Marked by a 112 feet tall lighthouse that is over 150 years old, Carysfort Reef is notorious as one of the most treacherous reefs in the U.S. However, that’s good news for the avid scuba diver, because it means that there are various structures to duve in the area. With exciting dives ranging from shallow and easy, to challenging decompression dives, Carysfort Reef is a divers paradise!
Located 6 miles east of Key Largo, Carysfort was named after one of the first ships that ran aground in 1770, however it did not sink. In following years, so many ships ran aground it that it resulted in the first reef lighthouse. For wreck enthusiasts, there are remains of cannons and anchors leftover from aforementioned ships.
Marked by a majestic lighthouse, this reef is a moderately easy dive with clear sight and depth between 5 and 40 feet. The abundance of all various hard and soft corals is what makes the reef visually appealing. With everything from elkhorn and staghorn to brain coral, and a wide variety of reef fish including Barracuda frequent the base of the lighthouse, and you will have plenty to see during your dive.
A wall dive around 65-80 ft, with rapid drop down to the ocean floor is made up of two coral formations. The deeper one consists of fossilized sections with sand channels between them. The higher layer consists of live coral. There is an abundance of marine life, including pelagic species, groupers, large sponges, eels and squid to be seen.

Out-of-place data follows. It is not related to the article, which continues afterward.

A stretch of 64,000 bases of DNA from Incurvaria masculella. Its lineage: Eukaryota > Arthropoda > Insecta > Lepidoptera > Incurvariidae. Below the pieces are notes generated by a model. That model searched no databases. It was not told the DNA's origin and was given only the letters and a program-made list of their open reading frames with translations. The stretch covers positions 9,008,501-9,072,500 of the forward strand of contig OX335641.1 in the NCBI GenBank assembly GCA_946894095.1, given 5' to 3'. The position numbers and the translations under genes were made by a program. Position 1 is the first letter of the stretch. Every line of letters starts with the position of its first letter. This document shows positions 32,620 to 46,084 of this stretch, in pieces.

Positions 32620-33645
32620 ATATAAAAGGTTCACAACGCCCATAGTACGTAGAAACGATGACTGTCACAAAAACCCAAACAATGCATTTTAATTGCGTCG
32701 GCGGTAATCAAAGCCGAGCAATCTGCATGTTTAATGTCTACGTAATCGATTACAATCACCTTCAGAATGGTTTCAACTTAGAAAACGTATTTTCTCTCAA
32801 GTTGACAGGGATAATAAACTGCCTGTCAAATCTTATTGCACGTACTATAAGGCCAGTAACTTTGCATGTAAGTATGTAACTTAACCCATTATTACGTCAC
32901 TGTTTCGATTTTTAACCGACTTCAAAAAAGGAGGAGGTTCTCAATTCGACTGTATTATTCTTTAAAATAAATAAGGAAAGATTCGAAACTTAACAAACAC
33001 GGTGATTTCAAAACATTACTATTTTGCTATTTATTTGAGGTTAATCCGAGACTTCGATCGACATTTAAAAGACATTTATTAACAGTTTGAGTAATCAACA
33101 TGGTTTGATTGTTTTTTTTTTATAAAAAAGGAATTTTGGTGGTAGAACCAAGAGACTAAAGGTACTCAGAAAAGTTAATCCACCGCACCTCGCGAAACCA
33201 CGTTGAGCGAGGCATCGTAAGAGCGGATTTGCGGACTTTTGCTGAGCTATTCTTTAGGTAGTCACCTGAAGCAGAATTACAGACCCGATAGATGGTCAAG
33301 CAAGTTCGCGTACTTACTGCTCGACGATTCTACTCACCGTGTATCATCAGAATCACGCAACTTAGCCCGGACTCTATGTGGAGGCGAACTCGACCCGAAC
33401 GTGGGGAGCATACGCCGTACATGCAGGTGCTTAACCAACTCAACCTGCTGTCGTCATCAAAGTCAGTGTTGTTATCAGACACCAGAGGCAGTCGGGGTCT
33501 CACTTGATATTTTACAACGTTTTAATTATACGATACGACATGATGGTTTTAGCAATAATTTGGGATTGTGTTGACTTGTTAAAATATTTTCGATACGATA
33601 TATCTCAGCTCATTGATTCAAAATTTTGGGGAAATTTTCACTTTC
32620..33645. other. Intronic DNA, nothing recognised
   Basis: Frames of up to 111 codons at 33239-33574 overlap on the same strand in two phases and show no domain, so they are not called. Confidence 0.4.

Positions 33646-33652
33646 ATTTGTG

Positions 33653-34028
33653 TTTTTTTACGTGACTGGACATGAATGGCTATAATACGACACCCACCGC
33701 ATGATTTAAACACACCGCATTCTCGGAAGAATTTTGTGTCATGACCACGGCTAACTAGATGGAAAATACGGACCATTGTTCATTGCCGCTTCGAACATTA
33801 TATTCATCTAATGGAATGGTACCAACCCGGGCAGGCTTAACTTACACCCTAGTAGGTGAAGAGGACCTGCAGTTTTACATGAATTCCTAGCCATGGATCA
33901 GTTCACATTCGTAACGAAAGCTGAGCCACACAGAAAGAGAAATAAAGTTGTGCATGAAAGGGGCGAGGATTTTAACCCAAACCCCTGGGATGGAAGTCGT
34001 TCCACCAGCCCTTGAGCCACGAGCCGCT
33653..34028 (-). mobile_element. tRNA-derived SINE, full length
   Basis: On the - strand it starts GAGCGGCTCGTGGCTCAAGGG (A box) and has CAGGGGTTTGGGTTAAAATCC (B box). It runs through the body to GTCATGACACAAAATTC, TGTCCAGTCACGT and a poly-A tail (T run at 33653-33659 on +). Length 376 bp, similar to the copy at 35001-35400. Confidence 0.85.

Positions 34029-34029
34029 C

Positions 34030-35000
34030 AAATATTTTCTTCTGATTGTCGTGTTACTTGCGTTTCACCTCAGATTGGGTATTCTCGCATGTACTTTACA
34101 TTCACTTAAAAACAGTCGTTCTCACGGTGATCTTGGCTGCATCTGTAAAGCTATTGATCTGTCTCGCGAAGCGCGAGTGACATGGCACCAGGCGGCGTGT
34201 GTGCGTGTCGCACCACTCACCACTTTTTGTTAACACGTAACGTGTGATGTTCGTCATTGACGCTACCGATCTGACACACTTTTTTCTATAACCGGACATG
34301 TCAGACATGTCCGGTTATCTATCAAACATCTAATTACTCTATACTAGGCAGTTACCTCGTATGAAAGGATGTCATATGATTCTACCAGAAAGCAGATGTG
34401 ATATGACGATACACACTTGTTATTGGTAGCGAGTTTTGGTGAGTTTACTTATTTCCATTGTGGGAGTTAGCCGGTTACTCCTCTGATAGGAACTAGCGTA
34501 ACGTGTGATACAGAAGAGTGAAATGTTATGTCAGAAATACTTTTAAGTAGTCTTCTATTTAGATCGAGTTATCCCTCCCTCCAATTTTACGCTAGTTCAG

Carysfort South Reef
The reef in this area has many canyons and other formations which makes for an exciting dive. With the clear sight, mild currents, and depths between 7 and 22 feet it is a fitting site for beginners. Aside from the coral and tropical fish, you can see grouper, yellowtail snapper and sharks during your dive.
While technically not part of the Carysfort reef, I would recommend that wreck enthusiasts visit a site approximately a mile south of the lighthouse, and very close to the south reef. The wreck is a large 900 ton “man-o-war” ship that sank in 1695. While the original salvaging lead to the identification of the ship, divers scoured the ship during the 50s and 60s, with finds as significant as a gold watch. Some remain steady in their belief that there continues to be hidden treasure among the debris, for the recreational scuba diver it is best to just enjoy the dive and the marine life. At a depth of 15-18 feet with clear sight, and being no penetration, this is an excellent beginner level wreck dive
All in all, Carysfort reef offers an excellent and versatile diving experience… and even a little fun for the wreck diving enthusiasts…